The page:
No, I think fewer and fewer people are coming to church nowadays because even though we say Jesus is our Lord, our guide, our example, we act like he’s just a carpenter. We say that we follow him, but really we only do so when it’s convenient. We say that we offer our whole hearts to God, but it’s only part of our hearts. We say that we read the Bible, but all too often we’re scandalized, offended by what Jesus actually said. We treat our neighbors more like Caesar would have us treat our neighbors than how Jesus would. We create Jesus in our own image so that we can feel good about ourselves. Myself included. Because if that was us in the synagogue of Nazareth two thousand years ago, I would have been the Pharisee. I am certain that Jesus is astounded at my unbelief. At my unwillingness to follow. 

The Church, as a whole, is having a reckoning. We are reckoning with ourselves. We are reaping what we have sown. We, the Church, ought to be Jesus’ hometown. And yet, even here, our prophet is without honor. 

I realize these are hard words, difficult words. But I do not think that all is lost. As is true in every generation of the Church, there is also great potential. To pause, to put away our preconceived ideologies, to break open our hearts, and listen again to Jesus.

This is a crucially important lesson for Holy Comforter in this time. You know, that every day tens of thousands of people see our new church being built. I’ve already heard their stories. Of people who have stopped and watched and wondered at what is going on. They have driven by and said, “I never even knew there was a church there.” All of that is great and wonderful and holy.

But when they actually stop in, when they muster the courage to darken our doors, what will they find here? That is the pressing question. What will they find at Holy Comforter that is beyond bricks and pews and windows? Will they find Jesus?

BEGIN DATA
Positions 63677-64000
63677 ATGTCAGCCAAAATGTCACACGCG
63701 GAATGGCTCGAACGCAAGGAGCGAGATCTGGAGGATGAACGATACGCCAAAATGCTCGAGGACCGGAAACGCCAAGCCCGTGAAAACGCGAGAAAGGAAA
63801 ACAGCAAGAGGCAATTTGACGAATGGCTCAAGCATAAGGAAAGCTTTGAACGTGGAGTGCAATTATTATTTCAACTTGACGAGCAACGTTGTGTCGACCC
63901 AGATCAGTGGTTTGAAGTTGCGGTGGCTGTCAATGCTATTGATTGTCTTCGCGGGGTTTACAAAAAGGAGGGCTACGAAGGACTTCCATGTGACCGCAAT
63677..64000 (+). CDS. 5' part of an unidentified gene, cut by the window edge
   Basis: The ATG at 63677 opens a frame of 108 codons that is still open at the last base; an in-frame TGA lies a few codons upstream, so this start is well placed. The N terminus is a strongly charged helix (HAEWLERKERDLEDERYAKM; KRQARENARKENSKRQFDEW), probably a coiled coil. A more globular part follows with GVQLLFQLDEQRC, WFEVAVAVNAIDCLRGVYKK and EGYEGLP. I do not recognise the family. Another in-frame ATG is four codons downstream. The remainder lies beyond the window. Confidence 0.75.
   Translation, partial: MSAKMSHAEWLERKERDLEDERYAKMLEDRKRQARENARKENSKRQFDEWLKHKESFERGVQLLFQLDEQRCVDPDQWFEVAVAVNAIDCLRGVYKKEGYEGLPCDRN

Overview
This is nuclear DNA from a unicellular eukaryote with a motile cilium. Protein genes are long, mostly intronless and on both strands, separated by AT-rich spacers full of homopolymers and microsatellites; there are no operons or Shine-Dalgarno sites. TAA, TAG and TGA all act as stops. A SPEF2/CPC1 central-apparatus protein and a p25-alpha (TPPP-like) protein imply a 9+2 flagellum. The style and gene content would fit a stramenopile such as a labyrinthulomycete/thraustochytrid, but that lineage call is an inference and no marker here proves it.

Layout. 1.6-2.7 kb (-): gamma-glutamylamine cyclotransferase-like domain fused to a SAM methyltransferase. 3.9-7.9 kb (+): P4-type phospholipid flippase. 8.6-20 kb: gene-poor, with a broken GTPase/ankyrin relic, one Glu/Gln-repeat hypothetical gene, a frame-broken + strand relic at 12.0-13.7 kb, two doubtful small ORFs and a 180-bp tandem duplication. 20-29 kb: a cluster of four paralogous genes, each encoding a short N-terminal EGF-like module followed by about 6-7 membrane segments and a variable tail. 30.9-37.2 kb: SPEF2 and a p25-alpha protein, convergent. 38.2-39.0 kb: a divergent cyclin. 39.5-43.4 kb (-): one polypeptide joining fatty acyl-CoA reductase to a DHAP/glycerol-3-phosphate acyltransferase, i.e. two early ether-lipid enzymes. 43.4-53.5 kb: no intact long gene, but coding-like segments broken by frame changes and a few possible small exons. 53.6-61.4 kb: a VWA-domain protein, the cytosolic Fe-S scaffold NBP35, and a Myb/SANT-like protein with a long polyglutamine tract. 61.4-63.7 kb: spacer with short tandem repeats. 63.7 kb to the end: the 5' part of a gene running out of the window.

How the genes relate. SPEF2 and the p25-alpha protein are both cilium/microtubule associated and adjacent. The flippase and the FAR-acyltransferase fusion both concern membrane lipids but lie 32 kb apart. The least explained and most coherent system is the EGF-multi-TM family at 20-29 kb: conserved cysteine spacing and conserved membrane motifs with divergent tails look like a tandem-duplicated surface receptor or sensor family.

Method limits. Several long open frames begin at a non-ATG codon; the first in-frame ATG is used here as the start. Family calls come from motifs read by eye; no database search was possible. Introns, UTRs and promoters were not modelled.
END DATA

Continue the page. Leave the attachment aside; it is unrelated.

When they see images of Jesus in art at Holy Comforter, what will they see? Will they see Jesus for who he is, or Jesus in our own image? Will they see us using our money as he said to use our money? Will they see a community that follows Jesus or is scandalized by Jesus? Will we love our neighbor as ourselves, or will we just try to love ourselves? Yes, we are building a church that can be seen from all around. You can even see it over HEB. And that’s a big deal. But the real question is what will they find inside. Because I tell you, if we treat Jesus as just some carpenter instead of our Lord, we could build the most beautiful church in all of Christianity but it would only be a monument to hypocrisy.

Brothers and sisters of Holy Comforter, I am not calling us to be perfect. I am only calling us to be true. To be true to our words, true to our prayers, true to our confessions, true to our creed, true to our sacraments. True to Jesus in absolutely everything we do and say, I pray that we first ask if Jesus would have us say it. And I pray, I pray that the church building out there stands as witness for us. I pray that it stands as a reminder to us, that we are to live better lives. That our church is to live together in holiness. Our friends, our neighbors, our community should notice this church not for its tall roof and beautiful architecture, but for our love, for our faithfulness, for our devotion, for our care for one another, and for our service to the community. I tell you that the people who stop in to this church will not be coming for new pews, or a beautiful space, or bright windows. No, they are coming to see Jesus. And I ask you, will they be amazed at our unbelief or our belief? Will they find a carpenter or will they find the Lord of all?